It’s been an unlucky couple of years for the Waterloo Air Show, with poor weather leading to big financial losses. But as the aviation celebration gears up for its fifth year at the Region of Waterloo International Airport in Breslau, its organizers’ expectations are sky-high.
“I hate to come across like a quote – ‘We’re really excited!’ – but the truth is, we are really excited about the new acts we have this year,” said marketing manager Diane Spremo.
Canada’s Snowbirds will once again take to the skies as the feature attraction on June 1 and 2, but will be joined by several new draws. First, American wing-walker Jane Wicker will risk life and limb as she ventures mid-air to parts of the plane that are decidedly not the pilot’s seat.
“To explain it verbally to someone doesn’t do it justice until you see it,” said Spremo. “To see her climbing and hanging and sitting on the wing of an aircraft, with no safety line, no parachute, is absolutely breathtaking, mind-boggling, jaw-dropping.”
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Also, the “Smoke-N-Thunder Jet Car” will race 400 miles per hour against one of the performing aircrafts (“shooting out 20-foot flames and billowing smoke,” promises Spremo), while 71-year-old Thornbury pilot Gord Price will demonstrate that age need not be an obstacle to aerobatics.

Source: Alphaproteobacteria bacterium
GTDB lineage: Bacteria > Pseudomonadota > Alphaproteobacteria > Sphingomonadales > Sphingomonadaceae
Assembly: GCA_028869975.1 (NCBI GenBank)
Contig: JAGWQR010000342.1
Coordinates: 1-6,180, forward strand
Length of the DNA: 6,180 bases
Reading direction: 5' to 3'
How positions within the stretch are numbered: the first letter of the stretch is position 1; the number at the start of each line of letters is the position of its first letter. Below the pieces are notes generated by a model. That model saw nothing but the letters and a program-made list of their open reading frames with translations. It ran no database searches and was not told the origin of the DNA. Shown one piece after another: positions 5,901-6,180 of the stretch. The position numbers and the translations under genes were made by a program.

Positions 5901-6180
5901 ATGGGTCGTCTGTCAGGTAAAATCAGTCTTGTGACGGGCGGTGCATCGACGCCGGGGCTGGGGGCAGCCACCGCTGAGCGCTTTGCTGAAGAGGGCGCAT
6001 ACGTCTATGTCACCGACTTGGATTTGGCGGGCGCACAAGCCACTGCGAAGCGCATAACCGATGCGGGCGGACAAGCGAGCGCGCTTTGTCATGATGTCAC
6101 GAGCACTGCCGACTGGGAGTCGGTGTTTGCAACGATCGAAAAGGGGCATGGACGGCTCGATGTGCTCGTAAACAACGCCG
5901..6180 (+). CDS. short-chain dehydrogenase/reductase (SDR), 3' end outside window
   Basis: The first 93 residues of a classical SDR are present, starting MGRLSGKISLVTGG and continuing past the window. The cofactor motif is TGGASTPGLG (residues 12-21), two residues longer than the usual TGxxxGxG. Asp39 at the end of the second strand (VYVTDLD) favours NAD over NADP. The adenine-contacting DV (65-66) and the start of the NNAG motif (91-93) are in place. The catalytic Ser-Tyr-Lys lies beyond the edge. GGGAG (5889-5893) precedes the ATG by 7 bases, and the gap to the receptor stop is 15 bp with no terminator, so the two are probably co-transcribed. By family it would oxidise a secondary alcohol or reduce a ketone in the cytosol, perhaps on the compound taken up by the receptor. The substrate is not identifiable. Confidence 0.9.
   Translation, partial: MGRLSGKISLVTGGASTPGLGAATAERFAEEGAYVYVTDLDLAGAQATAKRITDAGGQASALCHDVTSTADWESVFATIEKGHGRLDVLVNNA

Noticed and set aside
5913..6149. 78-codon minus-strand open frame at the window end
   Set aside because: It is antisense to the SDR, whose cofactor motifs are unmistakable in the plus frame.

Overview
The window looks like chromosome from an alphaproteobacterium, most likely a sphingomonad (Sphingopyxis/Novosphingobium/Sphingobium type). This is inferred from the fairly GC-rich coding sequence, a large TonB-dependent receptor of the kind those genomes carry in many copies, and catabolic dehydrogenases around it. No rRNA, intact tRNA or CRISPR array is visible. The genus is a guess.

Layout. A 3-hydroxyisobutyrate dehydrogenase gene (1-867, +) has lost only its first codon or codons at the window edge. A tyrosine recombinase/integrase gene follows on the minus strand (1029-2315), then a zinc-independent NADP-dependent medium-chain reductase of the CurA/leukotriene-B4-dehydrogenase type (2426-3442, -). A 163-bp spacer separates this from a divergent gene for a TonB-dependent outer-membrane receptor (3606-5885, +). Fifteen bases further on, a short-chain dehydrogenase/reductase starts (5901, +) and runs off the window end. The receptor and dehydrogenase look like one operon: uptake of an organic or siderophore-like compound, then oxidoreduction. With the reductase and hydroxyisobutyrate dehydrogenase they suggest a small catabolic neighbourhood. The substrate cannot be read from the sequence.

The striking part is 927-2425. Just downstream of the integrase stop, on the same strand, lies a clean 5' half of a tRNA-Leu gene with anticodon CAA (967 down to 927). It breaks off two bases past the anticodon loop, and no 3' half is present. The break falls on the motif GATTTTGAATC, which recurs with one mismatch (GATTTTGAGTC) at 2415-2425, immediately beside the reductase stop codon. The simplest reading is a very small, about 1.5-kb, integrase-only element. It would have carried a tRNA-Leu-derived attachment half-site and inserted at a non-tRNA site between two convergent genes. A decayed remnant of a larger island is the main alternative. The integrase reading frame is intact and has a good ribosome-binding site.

All of which is badly needed for an event that has seen its viability come under question. Since its founding in 2009, the Waterloo Air Show enjoyed its peak year in 2010, when approximately 40,000 people ventured to the Breslau airport. Things weren’t so lucky in 2011. “I don’t know if you remember the tornado in Goderich, but it happened on air show Sunday,” said Spremo.
An unusually cold and rainy summer weekend brought attendance down to 5,000 in 2012, and losses of $350,000 led to speculation that the show might be forced to close.
Are there any lessons that Spremo learned from those difficult experiences?
“As a marketer, sure, I learn each year how to market the show to more and more people, but it doesn’t really equate to the weather,” she said. “The truth is, you can market the heck out of a show, but if people wake up in the morning and it’s pouring rain with single-digit temperatures, they’re not going to come.”
Spremo hopes that visitors may also be attracted by the show’s new partnership. For the first time, they are joining forces with the Canadian Aviation Expo, now celebrating its twentieth anniversary. On the ground, visitors will see a variety of aviation-related booths and exhibitions, including a static display of vintage aircrafts.
“I could ramble off a bunch of names and letters – the B-17, the B-25, the C-123 … But really, the way I explain it is, they’re bombers and transport carriers, mostly from the WWII era.”
Spremo added, “It’s not just about coming to the show, looking up, watching the air show, and leaving. The air show itself doesn’t start until about 1 p.m., but the gates open at 10, so we encourage people to spend the day with us. We’ve got lots of activity happening on the ground as well.”